In general, fasting lipid levels are measured three-monthly until the patient reaches their target level and then, once stable, annually. Targets vary, and should be individualised to each patient, but ideally should be < 4.0 mmol/L for total cholesterol and < 2.0 mmol/L for LDL-cholesterol.

Renal disease

Nephropathy is a common complication of poorly controlled diabetes, and diabetes is the most common cause of kidney disease in the developed world. Regular assessment of renal function can indicate where damage is occurring as a result of poor glycaemic control.

Urinary albumin:creatinine ratio (ACR) and a serum creatinine, with estimated glomerular filtration rate (eGFR), are the best tests for assessing renal disease in people with diabetes.

The recommendations for renal testing in people with diabetes are:

  • Tests should repeated at least annually
  • ACR ≥ 2.5 mg/mmol in males or ≥ 3.5 mg/mmol in females indicates microalbuminuria (in people with diabetes)
  • If the eGFR is > 90 mL/min/1.73m2, no further action is required unless there is suspicion of kidney disease
  • Testing should be more frequent if microalbuminuria or reduced eGFR is present, e.g. six-monthly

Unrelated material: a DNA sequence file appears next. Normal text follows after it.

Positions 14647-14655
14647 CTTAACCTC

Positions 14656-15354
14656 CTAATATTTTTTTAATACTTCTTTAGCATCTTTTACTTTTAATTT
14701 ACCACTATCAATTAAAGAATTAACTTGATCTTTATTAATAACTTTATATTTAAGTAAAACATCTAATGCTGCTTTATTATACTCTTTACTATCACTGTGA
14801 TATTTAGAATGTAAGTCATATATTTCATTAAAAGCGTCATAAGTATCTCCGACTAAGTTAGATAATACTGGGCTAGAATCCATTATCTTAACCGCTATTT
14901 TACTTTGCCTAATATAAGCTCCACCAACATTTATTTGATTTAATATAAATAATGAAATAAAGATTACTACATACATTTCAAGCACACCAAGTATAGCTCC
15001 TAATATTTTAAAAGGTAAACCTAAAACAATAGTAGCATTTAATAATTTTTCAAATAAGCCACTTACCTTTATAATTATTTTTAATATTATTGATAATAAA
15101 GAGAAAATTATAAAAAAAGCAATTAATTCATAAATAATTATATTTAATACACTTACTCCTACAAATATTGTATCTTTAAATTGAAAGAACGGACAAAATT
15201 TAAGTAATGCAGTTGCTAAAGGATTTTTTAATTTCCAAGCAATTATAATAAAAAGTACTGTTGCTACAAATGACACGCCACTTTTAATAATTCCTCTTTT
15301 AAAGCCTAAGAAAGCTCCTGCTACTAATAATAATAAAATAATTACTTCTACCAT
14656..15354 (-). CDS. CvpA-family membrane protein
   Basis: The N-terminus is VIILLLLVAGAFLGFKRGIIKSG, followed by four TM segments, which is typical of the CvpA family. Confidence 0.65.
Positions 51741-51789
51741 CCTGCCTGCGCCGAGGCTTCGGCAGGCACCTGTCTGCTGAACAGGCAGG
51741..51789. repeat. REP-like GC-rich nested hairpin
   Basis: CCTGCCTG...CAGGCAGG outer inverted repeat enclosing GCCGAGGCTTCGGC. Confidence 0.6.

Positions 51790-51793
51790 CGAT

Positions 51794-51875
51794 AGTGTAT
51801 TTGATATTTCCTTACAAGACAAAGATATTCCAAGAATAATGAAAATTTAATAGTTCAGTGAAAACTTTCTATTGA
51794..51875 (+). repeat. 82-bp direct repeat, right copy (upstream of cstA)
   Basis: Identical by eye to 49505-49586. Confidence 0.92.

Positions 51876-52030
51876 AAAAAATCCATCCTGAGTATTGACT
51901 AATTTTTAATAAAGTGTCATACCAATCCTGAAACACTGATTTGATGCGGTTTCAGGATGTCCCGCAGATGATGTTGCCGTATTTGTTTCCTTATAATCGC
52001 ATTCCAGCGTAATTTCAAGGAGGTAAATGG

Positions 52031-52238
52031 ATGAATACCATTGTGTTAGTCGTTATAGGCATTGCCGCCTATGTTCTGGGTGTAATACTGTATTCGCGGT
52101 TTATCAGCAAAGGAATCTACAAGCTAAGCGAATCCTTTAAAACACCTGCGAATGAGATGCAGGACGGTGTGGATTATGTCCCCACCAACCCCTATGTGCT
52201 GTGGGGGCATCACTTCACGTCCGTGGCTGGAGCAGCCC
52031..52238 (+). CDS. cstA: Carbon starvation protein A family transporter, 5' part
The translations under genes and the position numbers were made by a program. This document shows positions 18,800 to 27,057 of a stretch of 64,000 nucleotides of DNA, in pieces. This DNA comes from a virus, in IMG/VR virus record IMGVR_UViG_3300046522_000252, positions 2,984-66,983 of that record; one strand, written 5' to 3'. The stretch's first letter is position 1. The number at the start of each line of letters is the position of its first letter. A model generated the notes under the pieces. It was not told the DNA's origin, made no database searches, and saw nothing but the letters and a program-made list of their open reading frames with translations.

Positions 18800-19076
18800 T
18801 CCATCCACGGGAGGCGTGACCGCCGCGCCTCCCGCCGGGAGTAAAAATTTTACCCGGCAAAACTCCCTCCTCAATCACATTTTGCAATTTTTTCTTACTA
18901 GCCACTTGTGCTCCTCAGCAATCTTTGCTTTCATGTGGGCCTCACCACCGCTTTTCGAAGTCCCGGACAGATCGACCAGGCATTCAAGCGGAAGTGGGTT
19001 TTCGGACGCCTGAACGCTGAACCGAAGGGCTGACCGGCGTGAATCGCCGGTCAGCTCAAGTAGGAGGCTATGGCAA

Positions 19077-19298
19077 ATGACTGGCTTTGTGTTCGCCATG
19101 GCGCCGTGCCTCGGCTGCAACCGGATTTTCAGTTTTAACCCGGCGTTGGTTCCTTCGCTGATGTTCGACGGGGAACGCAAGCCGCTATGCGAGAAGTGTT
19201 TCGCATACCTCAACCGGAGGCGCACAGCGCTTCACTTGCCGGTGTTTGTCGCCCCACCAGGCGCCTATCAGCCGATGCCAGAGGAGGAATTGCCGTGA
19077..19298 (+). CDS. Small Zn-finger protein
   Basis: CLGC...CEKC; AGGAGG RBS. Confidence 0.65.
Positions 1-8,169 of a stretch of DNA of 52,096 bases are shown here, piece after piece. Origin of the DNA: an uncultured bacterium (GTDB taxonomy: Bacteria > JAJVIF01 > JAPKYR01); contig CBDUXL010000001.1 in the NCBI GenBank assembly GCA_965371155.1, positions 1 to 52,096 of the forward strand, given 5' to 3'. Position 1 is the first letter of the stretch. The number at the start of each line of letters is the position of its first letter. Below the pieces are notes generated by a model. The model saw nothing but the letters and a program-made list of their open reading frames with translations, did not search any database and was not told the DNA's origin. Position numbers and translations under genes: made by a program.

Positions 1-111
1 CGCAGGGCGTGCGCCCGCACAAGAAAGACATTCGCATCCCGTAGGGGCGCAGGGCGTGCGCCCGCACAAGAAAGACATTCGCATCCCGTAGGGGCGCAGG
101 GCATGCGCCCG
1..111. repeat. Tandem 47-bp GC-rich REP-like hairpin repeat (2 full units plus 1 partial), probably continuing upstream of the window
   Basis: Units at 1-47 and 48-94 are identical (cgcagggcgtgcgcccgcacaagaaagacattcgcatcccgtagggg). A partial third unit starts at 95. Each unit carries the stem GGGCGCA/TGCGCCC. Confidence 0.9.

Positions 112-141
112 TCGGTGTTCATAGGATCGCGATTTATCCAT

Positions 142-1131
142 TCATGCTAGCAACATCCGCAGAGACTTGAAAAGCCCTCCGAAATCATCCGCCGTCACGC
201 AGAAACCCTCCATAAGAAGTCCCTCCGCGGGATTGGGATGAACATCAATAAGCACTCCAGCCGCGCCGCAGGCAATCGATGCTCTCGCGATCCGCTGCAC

Audit Plan

Indicators

All patients within the practice that have diabetes can be audited to see whether they are receiving appropriate testing for glycaemic control, lipid levels and renal function.

Criteria for a positive outcome

The patient has a diagnosis of diabetes and, in the previous twelve months has received:

  • At least one HbA1c tests, AND;
  • At least one fasting lipid test, AND;
  • At least one urinary ACR test, AND;
  • At least one serum creatinine test

Audit standards

This audit does not have a specified percentage achievement rate. Rather, at the end of the second audit cycle, the practitioner or practice should see an increase in the number of patients who have reached the target follow-up compared with the first cycle. Practitioners are encouraged to set their own goal level, based on their patient population.

Alternatively, the PHO Performance indicator of 80% may also be used.

Data

Eligible people

All patients enrolled in the practice with a previous diagnosis of diabetes are eligible for this audit.

Identifying patients

You will need to have a system in place that allows you to identify eligible patients. Many practices will be able to identify patients by running a “query” through their PMS system. We suggest you identify all patients who have been coded for a diagnosis of diabetes.

Sample size

The number of eligible patients will vary according to your practice demographic. If you identify a large number of patients, take a random sample of 30 patients whose notes you will audit (or the first 30 results returned).

Data analysis

Use the data sheets provided to record your data (one for now, and one for in one year’s time). Calculate your percentage of patients “at target” by taking the number of patients with a tick in each of the test columns (i.e. they have a tick in the final column) and dividing this number by the total number of people audited, times 100.

Identifying opportunities for CQI

Taking action